After an appropriately long wait, a shadowy figure emerged from the depths of the stage to the mournful piano strains of ‘The Next Life’, a hugely brave move in front of a Northern festival crowd known for its rowdy enthusiasm. Impressively, the crowd was hushed and reverent as Brett Anderson knelt, almost foetus-like, his cracked falsetto hypnotising them into silence. A beautiful moment of Kendal history. But in a blink it was gone, replaced by a romp through 20 years of Suede history. They played more than half their debut album but just a single track from opus ‘Dog Man Star’, perhaps reinforcing this author’s opinion that, good though ‘Dog Man Star’ is, it’s ‘Suede’ that is a true pop-rock masterpiece, with the perfect combination of punk, pomp and peroxide, and much more relevant in the live arena.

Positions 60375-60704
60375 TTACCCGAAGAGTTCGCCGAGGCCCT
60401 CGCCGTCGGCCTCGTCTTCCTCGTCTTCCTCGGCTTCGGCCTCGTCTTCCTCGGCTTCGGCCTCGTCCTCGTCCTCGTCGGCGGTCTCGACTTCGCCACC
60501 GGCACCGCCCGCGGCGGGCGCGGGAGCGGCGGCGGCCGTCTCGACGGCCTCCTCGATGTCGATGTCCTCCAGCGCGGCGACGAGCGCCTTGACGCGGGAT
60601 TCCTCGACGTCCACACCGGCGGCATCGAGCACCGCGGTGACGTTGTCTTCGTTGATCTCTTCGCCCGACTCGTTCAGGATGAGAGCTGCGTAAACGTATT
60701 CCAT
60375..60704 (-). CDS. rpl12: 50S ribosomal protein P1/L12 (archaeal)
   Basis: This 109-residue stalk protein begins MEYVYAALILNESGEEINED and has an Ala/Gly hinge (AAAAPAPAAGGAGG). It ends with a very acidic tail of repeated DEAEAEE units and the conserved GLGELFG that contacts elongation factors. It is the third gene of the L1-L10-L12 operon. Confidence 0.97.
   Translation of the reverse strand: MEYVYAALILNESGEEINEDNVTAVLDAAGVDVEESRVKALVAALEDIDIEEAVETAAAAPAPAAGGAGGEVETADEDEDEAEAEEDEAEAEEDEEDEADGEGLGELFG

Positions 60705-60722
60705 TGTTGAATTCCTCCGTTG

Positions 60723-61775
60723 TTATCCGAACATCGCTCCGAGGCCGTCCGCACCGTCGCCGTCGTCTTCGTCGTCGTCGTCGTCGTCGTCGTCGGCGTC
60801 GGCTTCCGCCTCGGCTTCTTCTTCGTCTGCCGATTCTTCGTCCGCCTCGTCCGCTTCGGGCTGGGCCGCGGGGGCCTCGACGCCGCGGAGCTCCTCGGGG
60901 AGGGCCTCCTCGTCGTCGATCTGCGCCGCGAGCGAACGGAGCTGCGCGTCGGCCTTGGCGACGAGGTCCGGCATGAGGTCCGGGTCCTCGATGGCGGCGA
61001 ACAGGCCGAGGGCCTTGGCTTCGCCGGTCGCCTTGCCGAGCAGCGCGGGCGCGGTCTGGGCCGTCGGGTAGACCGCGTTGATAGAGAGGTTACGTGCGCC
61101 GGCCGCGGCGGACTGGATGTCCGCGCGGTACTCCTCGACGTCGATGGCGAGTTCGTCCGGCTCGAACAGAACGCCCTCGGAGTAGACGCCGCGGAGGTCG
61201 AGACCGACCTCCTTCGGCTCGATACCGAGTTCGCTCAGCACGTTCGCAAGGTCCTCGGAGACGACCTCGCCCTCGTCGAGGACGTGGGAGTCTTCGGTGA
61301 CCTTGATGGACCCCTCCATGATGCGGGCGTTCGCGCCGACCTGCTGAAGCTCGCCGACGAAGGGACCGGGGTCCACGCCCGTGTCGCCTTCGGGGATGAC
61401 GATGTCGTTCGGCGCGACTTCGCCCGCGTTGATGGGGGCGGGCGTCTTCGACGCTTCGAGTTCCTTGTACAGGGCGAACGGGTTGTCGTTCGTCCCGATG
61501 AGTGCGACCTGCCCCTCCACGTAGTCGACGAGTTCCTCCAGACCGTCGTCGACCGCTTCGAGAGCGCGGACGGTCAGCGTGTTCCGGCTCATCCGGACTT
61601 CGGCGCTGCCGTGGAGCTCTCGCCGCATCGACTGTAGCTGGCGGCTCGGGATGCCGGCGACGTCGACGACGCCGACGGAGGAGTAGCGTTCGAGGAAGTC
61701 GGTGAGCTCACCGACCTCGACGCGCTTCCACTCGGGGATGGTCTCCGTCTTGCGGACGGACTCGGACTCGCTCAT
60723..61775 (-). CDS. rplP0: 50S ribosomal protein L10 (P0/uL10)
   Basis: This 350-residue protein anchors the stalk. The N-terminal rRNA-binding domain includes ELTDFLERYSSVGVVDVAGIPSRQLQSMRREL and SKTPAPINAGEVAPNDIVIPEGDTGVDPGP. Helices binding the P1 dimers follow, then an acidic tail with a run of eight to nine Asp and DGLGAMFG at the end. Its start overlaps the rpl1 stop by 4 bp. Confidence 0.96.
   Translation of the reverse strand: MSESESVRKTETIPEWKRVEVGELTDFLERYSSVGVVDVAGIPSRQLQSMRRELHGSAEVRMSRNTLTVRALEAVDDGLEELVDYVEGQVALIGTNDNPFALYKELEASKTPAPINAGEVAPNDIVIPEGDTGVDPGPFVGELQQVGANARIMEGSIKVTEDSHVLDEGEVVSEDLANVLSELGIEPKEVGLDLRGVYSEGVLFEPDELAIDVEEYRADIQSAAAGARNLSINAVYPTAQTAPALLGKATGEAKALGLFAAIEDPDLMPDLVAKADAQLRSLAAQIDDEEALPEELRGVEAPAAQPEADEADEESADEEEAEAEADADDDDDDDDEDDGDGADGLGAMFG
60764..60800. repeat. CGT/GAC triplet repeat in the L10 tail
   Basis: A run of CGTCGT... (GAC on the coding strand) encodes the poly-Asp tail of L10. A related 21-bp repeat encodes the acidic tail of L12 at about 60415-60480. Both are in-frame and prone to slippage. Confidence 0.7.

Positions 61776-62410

There’s four tracks from ‘Coming Up,’ demonstrating just how valuable the first Oakes-written Suede album is to their back catalogue. The move to single-word song titles (‘Filmstar’, ‘Lazy’, ‘Trash’) neatly summarises the fresh, efficient, to-the-point Suede 2.0 which emerged from the ashes of the ‘Dog Man Star’ sessions – such songs are remarkably fizzy, electronically-enhanced shocks of guitar pop that still sound fresh and vital today. We also get this writer’s favourite ever Suede song, ‘Killing of a Flash Boy’, never released on a non-compilation album, but a perennial live favourite, a dystopian singalong with a similarly worrying video.